Pakistan’s Crisis Could Affect War In Afghanistan
By Thomas E. Ricks and Robin Wright
Washington Post Staff Writers
Saturday, December 29, 2007; A01
U.S. officials fear that a renewed campaign by Islamic militants aimed at the Pakistani government, and based along the border with Afghanistan, would complicate U.S. policy in the region by effectively merging the six-year-old war in Afghanistan with Pakistan’s growing turbulence.
Pakistan is our real enemy and danger. Afghanistan follows Pakistan not the other way. It was Pakistan that did a nuclear test in spring 1998. It was Pakistan that was put on sanctions by the US as a result. It was Pakistan that needed the August 1998 bombings of US embassies, the USS Cole attack in October 2000, and the 9-11 2001 attacks in America itself, and the attacks since then.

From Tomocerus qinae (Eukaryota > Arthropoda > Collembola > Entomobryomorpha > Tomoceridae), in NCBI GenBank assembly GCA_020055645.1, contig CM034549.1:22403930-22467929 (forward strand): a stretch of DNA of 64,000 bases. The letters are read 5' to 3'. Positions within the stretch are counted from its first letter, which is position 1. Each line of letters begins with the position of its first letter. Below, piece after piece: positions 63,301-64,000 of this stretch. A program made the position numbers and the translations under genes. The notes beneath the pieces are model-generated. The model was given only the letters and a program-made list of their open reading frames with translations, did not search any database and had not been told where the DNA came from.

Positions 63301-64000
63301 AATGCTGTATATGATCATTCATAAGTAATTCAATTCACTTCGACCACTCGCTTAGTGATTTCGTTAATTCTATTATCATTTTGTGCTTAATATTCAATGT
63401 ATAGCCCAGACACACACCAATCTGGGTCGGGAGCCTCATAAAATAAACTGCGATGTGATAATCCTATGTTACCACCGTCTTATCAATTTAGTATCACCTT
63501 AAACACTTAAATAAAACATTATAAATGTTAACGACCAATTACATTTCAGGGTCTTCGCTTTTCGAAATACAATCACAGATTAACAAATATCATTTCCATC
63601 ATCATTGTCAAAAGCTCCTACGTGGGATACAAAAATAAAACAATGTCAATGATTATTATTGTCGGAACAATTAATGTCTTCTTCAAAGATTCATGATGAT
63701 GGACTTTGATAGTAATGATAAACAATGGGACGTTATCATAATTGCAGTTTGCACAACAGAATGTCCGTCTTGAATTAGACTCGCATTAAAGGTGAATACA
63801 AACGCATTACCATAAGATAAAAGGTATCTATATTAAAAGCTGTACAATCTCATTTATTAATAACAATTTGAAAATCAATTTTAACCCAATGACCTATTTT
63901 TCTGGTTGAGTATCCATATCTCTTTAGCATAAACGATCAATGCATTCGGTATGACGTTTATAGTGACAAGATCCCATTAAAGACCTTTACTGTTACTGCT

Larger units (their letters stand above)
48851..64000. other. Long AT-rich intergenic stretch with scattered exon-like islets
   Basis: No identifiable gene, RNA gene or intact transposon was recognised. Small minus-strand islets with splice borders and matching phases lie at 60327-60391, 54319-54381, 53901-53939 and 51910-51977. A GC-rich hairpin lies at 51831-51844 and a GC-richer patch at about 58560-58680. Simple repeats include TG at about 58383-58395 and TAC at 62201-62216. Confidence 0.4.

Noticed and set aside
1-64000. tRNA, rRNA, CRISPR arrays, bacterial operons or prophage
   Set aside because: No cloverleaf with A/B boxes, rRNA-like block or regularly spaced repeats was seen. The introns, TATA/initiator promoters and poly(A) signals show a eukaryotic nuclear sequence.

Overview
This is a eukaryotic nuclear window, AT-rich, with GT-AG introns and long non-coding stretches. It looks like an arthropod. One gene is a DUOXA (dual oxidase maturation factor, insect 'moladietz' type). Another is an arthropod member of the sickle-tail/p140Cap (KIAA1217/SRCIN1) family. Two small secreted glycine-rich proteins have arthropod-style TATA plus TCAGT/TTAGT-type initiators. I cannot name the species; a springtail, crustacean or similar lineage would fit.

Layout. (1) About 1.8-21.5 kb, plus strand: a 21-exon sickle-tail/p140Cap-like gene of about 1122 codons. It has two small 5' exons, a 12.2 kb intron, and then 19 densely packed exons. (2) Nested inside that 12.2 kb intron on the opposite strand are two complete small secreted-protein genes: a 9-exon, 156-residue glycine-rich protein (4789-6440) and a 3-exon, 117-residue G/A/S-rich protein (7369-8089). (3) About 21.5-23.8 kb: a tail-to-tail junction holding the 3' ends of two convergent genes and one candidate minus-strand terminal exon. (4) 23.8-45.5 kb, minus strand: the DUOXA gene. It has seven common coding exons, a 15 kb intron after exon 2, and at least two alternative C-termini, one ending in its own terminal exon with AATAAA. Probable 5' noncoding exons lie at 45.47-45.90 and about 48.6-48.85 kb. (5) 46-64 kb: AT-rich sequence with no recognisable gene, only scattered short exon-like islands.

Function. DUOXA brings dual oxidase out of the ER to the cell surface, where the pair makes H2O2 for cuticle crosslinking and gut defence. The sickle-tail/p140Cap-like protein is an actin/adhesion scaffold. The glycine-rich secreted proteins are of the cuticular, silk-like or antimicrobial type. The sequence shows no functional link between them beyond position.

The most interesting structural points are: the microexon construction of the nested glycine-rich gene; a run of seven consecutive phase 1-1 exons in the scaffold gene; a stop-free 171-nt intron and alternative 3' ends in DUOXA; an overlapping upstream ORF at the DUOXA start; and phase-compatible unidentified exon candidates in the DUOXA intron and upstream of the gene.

Pakistan had 38 billion debt on 9-11. Its interest payments were greater than its gross exports. It needed 9-11 to get sanctions lifted and debt relief and to keep its nukes. It got that. If Bush had left the Clinton sanctions on Pakistan alone after 9-11 and done nothing else, no Afghanistan, no Iraq, we would be farther ahead today. Pakistan would have had to give up its nukes. We got it Bush backwards for the last 6 years and counting.